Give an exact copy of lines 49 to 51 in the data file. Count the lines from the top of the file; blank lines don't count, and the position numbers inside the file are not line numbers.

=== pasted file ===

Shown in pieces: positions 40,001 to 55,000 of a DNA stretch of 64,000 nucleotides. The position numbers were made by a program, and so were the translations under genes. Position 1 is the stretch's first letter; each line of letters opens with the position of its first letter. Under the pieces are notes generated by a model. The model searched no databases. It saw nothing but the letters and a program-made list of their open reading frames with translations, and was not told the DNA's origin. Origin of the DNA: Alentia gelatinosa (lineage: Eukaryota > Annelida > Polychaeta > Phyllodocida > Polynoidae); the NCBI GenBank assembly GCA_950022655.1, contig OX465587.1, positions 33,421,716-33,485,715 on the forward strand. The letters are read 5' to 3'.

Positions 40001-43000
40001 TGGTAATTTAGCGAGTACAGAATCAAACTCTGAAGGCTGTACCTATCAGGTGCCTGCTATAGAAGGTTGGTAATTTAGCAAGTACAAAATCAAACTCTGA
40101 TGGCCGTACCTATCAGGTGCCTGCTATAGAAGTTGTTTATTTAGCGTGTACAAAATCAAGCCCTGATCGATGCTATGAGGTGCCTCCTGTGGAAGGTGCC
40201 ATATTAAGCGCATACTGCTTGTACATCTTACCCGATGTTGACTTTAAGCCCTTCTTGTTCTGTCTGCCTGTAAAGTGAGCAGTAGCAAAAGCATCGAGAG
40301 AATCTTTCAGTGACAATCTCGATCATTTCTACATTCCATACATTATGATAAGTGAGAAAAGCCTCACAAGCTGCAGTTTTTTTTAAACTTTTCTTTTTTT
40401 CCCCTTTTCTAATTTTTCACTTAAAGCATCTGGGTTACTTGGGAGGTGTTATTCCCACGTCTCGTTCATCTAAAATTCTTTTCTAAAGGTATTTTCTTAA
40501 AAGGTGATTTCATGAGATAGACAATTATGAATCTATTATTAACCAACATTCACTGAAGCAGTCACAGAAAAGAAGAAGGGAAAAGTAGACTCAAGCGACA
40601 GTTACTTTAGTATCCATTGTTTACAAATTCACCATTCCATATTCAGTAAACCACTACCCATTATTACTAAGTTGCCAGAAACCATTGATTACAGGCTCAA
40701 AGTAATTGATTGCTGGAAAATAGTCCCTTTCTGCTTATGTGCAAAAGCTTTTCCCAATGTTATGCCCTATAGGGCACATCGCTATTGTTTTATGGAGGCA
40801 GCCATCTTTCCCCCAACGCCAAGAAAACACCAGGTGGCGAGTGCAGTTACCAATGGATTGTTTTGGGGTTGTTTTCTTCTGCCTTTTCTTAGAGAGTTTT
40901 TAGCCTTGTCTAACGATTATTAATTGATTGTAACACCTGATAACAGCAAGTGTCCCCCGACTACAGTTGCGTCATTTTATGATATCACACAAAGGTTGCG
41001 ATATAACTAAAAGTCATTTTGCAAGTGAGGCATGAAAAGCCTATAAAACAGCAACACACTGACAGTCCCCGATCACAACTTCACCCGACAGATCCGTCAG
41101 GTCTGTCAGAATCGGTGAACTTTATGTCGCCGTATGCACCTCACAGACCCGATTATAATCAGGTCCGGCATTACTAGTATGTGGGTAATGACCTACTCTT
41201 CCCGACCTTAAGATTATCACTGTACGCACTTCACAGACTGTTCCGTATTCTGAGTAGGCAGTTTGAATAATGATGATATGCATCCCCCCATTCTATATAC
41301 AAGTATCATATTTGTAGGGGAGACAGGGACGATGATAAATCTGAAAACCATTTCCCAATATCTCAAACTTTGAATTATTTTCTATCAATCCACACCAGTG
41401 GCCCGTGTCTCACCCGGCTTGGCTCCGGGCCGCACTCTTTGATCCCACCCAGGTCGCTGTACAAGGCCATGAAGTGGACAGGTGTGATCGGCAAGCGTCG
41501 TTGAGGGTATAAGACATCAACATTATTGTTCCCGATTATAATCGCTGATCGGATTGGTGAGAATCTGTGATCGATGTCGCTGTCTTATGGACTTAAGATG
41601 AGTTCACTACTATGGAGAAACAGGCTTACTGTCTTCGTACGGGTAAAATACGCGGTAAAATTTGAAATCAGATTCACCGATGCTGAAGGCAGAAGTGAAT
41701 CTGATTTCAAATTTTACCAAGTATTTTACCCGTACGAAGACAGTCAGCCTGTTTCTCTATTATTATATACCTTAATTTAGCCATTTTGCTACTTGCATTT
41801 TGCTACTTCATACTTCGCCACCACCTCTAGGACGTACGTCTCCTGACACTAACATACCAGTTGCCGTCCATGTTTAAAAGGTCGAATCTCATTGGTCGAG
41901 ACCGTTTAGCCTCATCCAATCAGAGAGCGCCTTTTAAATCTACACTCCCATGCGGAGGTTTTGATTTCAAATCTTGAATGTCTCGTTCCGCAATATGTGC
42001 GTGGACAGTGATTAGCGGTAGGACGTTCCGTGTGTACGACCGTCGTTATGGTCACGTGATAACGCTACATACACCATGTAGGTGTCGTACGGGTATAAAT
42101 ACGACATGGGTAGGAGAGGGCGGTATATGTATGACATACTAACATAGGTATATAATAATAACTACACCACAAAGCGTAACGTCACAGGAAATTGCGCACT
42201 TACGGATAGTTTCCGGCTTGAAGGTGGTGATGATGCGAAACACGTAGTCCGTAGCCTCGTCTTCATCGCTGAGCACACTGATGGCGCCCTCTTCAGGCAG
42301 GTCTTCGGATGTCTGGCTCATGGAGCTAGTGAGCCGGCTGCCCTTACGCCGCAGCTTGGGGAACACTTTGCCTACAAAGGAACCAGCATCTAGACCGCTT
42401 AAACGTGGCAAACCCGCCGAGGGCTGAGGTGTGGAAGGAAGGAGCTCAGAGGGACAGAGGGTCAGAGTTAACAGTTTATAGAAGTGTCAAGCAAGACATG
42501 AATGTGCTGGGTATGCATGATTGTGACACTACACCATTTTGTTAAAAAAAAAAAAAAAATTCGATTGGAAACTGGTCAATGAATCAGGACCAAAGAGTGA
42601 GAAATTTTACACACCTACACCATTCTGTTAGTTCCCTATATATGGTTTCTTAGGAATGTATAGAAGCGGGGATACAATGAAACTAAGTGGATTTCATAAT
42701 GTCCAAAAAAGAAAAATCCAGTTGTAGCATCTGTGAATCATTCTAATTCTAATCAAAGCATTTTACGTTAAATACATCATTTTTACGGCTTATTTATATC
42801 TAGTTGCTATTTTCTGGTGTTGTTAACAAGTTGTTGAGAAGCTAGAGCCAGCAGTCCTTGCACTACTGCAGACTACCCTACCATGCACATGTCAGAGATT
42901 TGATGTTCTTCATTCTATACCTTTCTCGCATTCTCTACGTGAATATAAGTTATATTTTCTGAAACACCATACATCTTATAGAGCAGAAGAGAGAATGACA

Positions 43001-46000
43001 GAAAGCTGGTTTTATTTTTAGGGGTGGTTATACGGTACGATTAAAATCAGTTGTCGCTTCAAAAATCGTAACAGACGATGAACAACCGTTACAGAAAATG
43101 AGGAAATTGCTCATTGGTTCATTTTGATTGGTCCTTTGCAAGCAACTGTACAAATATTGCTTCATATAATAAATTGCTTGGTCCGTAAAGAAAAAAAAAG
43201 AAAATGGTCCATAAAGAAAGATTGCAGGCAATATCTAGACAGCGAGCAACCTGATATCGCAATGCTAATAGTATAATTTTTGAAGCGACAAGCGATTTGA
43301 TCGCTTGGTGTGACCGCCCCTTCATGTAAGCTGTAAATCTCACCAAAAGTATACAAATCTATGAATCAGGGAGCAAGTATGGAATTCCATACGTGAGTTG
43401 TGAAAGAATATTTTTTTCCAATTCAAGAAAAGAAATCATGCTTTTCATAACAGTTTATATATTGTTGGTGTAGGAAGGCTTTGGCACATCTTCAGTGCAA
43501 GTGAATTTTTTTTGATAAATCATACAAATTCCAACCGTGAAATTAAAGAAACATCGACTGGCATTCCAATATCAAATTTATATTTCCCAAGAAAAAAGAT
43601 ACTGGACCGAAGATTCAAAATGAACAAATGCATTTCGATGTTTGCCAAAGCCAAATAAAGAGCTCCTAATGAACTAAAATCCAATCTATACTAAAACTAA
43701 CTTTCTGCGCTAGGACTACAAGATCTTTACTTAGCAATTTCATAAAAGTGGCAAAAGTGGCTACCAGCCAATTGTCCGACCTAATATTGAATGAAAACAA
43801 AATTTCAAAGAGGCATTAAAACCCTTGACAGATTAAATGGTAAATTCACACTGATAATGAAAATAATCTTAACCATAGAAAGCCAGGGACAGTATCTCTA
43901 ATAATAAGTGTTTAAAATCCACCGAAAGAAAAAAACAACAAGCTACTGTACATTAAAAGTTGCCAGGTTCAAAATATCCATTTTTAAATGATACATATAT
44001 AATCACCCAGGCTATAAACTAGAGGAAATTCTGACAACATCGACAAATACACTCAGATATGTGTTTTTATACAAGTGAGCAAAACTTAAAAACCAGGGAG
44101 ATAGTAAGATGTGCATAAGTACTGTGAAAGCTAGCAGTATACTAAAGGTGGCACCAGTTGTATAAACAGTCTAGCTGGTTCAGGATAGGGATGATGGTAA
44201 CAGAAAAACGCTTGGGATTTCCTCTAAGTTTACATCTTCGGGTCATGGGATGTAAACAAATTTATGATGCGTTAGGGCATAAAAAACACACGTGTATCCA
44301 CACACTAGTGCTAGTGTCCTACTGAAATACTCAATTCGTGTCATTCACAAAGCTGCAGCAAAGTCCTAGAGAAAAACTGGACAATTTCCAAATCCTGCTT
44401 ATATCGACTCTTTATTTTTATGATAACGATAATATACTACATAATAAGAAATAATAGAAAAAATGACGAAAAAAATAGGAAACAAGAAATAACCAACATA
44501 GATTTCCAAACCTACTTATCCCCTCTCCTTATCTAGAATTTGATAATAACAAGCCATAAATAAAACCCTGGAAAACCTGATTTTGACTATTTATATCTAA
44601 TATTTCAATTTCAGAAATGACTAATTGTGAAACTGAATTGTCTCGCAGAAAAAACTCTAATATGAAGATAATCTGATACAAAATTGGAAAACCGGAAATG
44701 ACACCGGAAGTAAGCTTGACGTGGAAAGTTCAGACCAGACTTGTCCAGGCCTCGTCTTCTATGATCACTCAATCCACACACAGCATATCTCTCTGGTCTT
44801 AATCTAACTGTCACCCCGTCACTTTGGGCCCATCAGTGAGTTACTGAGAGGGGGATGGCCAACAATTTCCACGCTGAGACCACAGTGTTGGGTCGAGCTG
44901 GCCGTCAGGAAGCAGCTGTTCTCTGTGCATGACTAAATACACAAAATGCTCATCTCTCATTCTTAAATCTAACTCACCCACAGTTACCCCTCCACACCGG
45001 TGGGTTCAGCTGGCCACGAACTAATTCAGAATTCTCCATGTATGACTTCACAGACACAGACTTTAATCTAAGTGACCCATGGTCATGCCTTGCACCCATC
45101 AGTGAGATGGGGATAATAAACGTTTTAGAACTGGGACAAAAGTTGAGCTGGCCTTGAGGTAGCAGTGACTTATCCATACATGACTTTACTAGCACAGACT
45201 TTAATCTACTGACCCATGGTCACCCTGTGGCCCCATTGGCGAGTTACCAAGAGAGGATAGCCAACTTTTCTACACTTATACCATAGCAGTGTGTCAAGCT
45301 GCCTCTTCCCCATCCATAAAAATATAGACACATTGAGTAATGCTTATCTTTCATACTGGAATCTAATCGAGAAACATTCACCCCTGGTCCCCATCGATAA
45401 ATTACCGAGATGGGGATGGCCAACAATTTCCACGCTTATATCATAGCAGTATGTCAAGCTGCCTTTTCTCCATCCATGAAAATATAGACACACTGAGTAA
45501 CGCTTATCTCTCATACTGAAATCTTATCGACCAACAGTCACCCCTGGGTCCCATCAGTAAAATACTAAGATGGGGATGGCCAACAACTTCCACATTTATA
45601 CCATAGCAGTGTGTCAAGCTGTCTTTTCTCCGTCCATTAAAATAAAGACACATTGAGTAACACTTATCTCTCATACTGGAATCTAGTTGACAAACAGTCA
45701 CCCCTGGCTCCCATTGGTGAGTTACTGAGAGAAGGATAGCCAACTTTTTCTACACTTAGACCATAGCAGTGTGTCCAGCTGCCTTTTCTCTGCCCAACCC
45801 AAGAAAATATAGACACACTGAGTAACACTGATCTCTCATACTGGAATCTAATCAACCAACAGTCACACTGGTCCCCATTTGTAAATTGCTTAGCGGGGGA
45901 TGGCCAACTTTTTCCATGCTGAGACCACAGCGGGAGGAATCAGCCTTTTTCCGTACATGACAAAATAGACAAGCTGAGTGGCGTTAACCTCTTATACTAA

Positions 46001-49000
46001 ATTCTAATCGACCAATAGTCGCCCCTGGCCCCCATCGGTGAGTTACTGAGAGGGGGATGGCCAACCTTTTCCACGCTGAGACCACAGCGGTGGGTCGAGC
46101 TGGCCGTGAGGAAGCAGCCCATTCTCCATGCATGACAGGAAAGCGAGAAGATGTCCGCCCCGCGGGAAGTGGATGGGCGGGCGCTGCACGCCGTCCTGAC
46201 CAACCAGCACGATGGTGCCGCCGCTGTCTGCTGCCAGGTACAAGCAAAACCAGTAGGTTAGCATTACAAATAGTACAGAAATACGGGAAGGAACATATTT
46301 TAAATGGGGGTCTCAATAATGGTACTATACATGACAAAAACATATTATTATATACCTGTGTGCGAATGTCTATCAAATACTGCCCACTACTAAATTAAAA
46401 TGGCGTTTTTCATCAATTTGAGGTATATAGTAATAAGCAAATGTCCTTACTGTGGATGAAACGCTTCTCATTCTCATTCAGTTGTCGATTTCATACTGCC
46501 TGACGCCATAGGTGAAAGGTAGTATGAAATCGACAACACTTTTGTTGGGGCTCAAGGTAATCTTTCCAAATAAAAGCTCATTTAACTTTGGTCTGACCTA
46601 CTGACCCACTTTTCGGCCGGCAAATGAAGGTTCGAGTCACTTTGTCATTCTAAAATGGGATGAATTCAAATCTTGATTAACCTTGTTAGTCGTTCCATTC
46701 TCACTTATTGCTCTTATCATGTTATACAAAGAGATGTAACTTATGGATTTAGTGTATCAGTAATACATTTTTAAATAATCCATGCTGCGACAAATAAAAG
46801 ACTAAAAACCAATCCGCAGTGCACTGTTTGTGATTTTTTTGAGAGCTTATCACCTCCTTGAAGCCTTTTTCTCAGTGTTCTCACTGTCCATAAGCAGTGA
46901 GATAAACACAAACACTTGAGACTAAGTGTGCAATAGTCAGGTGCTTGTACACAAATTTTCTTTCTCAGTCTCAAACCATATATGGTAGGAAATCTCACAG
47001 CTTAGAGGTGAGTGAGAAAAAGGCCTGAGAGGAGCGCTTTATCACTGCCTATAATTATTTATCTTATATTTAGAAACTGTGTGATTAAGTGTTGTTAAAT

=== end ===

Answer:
44501 GATTTCCAAACCTACTTATCCCCTCTCCTTATCTAGAATTTGATAATAACAAGCCATAAATAAAACCCTGGAAAACCTGATTTTGACTATTTATATCTAA
44601 TATTTCAATTTCAGAAATGACTAATTGTGAAACTGAATTGTCTCGCAGAAAAAACTCTAATATGAAGATAATCTGATACAAAATTGGAAAACCGGAAATG
44701 ACACCGGAAGTAAGCTTGACGTGGAAAGTTCAGACCAGACTTGTCCAGGCCTCGTCTTCTATGATCACTCAATCCACACACAGCATATCTCTCTGGTCTT